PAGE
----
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Are you really hiring the person you think you’re hiring?

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09 / Oct / 2014

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How to conduct a thorough background check.

In 2003 the Bundaberg Base Hospital announced the appointment of Dr. Jayant Patel as their new Director of Surgery.  Patel came with very impressive qualifications and glowing references from the US.  The small, regional hospital could not believe their luck in securing such a high profile candidate.

Fairly quickly there were rumblings amongst the nursing staff that Patel operated unnecessarily, causing patient injury.  Quietly staff within the hospital began to refer to him as Dr. Death.  But management was besotted with their high profile catch.

A Google search by a journalist researching the story finally uncovered that Dr. Patel had been sued for malpractice and wrongful death in the United States, and the Oregon Board of Medical Examiners had restricted his medical license.  The information was buried on page five of Google.  But had it been revealed before Patel was hired, it might have prevented at least some of the 87 deaths Patel would be linked to in Bundaberg.

This is a dramatic example, but there is no question that a bad hire can be costly, so it is worth the time and effort required to conduct a thorough background check before making an employment offer.  Here’s a list to consider!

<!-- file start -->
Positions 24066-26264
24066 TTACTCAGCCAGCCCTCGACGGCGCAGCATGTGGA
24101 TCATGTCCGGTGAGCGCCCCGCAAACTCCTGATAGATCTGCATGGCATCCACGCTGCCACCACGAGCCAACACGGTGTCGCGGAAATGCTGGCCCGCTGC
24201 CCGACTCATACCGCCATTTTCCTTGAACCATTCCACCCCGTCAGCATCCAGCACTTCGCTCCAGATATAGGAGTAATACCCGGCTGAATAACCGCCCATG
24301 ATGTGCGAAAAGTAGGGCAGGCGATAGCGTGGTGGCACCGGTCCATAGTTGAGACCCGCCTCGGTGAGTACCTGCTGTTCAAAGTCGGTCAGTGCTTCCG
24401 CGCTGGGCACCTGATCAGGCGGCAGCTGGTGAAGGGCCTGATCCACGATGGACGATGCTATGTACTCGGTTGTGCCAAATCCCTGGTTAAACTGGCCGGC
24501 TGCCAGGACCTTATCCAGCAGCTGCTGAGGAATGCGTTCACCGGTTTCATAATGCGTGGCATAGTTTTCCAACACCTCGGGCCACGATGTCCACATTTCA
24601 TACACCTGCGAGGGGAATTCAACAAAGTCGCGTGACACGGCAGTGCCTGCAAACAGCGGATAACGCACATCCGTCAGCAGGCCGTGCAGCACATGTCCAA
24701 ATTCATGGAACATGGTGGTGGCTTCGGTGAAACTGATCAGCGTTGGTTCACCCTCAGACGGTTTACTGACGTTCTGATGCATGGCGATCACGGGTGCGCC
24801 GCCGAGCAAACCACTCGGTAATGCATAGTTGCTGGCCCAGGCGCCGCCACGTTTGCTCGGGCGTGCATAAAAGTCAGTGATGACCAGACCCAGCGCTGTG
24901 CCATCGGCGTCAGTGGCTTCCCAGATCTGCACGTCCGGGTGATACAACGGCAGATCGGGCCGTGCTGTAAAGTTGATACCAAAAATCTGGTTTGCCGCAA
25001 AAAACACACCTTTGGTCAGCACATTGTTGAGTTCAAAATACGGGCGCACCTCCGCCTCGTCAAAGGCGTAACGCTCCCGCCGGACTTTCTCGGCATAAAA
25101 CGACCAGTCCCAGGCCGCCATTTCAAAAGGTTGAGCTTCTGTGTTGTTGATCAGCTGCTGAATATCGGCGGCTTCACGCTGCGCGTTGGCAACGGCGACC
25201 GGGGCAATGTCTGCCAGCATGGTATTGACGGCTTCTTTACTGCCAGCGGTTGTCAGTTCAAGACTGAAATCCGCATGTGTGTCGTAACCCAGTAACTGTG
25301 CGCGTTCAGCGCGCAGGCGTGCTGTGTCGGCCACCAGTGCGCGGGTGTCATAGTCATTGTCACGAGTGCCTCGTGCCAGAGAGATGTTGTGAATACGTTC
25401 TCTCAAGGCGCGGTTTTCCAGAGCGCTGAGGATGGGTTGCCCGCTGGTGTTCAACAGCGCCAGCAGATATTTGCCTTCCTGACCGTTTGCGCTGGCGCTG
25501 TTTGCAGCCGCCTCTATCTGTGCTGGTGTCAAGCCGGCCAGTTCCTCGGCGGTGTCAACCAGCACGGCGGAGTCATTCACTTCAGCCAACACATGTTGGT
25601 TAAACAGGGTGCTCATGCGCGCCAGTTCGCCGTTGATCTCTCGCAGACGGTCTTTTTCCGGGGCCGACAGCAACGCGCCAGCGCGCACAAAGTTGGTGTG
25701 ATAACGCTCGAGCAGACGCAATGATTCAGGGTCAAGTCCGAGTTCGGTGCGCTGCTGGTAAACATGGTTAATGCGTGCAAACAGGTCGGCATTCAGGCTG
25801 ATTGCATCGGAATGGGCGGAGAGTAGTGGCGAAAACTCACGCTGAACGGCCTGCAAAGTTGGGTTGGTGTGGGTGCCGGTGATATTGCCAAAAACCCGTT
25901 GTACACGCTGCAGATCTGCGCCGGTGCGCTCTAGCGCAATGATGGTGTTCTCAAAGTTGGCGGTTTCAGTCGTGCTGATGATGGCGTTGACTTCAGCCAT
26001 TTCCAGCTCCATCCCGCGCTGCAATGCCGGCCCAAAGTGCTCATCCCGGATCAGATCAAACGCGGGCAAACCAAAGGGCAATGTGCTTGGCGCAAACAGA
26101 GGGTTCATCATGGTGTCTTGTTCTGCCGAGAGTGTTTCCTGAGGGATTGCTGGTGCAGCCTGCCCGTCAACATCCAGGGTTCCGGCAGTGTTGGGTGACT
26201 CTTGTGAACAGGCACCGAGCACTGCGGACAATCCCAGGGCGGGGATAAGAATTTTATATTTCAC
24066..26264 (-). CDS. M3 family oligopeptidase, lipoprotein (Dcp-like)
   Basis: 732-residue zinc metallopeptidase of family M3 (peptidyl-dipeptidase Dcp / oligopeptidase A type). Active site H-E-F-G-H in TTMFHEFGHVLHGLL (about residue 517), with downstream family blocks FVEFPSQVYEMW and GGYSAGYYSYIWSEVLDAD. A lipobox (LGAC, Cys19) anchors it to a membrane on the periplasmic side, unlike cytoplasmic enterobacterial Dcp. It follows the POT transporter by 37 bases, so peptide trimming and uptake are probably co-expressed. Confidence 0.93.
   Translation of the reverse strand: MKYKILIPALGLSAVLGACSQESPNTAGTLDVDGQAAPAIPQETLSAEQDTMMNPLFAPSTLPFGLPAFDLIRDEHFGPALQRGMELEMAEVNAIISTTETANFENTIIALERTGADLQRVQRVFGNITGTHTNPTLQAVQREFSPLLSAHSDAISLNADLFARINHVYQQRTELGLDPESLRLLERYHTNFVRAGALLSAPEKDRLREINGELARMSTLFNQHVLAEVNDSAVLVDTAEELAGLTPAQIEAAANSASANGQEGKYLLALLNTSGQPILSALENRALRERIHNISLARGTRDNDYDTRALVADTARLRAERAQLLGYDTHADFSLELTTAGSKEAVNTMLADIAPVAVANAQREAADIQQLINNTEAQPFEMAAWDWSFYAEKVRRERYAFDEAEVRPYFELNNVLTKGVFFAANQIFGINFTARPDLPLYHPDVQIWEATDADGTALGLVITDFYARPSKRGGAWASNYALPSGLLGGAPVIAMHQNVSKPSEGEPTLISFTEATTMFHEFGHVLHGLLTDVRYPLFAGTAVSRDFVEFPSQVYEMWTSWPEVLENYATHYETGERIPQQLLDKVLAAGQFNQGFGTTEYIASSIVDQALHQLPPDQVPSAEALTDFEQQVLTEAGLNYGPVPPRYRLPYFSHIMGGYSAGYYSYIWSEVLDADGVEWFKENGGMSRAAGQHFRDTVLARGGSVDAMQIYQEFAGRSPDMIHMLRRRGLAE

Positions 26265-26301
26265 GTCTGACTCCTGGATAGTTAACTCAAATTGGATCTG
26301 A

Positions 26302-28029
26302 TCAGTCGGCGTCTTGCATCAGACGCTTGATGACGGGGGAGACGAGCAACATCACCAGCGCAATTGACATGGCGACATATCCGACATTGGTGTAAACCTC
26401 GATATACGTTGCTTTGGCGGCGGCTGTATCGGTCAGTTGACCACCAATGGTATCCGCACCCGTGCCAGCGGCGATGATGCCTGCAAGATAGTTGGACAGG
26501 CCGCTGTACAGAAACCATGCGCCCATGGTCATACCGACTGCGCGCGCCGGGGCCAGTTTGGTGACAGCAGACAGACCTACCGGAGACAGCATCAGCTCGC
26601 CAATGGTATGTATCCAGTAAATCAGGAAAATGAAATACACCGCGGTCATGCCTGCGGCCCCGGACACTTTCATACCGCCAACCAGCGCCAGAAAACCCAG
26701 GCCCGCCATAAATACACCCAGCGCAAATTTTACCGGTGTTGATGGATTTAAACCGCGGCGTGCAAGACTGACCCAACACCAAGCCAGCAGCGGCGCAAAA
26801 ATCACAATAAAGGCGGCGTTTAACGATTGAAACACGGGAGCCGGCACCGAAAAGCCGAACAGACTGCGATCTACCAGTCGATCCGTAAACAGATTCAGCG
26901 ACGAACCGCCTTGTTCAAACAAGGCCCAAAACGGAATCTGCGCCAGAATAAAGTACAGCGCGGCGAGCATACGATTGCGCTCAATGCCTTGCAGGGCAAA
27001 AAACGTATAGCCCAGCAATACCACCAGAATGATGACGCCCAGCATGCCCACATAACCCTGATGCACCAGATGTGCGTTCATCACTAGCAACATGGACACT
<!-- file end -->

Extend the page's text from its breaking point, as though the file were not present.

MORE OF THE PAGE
1. Establish a background check policy and use it for all potential staff.  This not only limits the possibility of a bad hire, it also protects you from claims of bias or prejudice.
2. Make sure the candidate attended and graduated from the schools, universities and TAFEs they claim.  To do this you will need to contact each school directly, or use a background-checking service.  (See the list of services below.)

3. Conduct a Google search on the candidate’s name and make sure you go back several pages.

4. Check out social networking sites for the candidate’s name, looking for any posts that might embarrass your company or indicate unprofessional behaviour.

5. Particularly if the candidate will be responsible for handling money, you might want to consider a check of their police history.   You can lodge an application with the Criminal Records Section of the NSW Police Force or use one of the background checking agencies listed below.

6. Verify all past employment.  You will need to contact the HR department for each past employer and double check the dates of employment and positions held.  Again, a background checking agency can help with this if it proves too time consuming.

7. If you require the employee to use a motor vehicle as part of their work, then check their driving record.  Due to privacy legislation you may need to ask the applicant to provide you with a copy of their driving record.

8. Check all references personally.  Employment agencies will often offer to check references on your behalf, but we recommend that this is something you do yourself.  A reference interview can provide hints as to whether or not a potential employee will be a good fit for the job and your organisation.

Background Checking Agencies

Verify – provides a range of candidate background checks.
CVcheck – provides a range of candidate background checks for Australia and overseas.
Veritas Check – provides National Police History Checks.
National Crime Check – provides National Police History Checks.

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